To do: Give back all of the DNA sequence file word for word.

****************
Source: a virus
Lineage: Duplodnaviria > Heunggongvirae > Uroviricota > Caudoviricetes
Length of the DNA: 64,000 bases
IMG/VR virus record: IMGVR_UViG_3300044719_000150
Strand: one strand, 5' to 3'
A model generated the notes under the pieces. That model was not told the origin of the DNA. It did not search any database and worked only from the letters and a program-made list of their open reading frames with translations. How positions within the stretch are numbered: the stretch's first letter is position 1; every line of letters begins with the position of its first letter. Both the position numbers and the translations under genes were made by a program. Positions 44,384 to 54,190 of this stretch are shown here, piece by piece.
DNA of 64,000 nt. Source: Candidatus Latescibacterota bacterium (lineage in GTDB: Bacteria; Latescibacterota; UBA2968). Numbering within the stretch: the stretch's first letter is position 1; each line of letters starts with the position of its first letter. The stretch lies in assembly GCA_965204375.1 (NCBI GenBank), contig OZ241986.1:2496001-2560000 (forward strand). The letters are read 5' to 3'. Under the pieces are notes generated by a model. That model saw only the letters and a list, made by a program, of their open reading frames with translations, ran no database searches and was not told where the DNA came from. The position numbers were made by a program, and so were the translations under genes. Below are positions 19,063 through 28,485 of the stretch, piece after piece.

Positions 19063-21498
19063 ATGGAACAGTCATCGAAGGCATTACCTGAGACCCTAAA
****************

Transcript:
Source: a virus
Lineage: Duplodnaviria > Heunggongvirae > Uroviricota > Caudoviricetes
Length of the DNA: 64,000 bases
IMG/VR virus record: IMGVR_UViG_3300044719_000150
Strand: one strand, 5' to 3'
A model generated the notes under the pieces. That model was not told the origin of the DNA. It did not search any database and worked only from the letters and a program-made list of their open reading frames with translations. How positions within the stretch are numbered: the stretch's first letter is position 1; every line of letters begins with the position of its first letter. Both the position numbers and the translations under genes were made by a program. Positions 44,384 to 54,190 of this stretch are shown here, piece by piece.
DNA of 64,000 nt. Source: Candidatus Latescibacterota bacterium (lineage in GTDB: Bacteria; Latescibacterota; UBA2968). Numbering within the stretch: the stretch's first letter is position 1; each line of letters starts with the position of its first letter. The stretch lies in assembly GCA_965204375.1 (NCBI GenBank), contig OZ241986.1:2496001-2560000 (forward strand). The letters are read 5' to 3'. Under the pieces are notes generated by a model. That model saw only the letters and a list, made by a program, of their open reading frames with translations, ran no database searches and was not told where the DNA came from. The position numbers were made by a program, and so were the translations under genes. Below are positions 19,063 through 28,485 of the stretch, piece after piece.

Positions 19063-21498
19063 ATGGAACAGTCATCGAAGGCATTACCTGAGACCCTAAA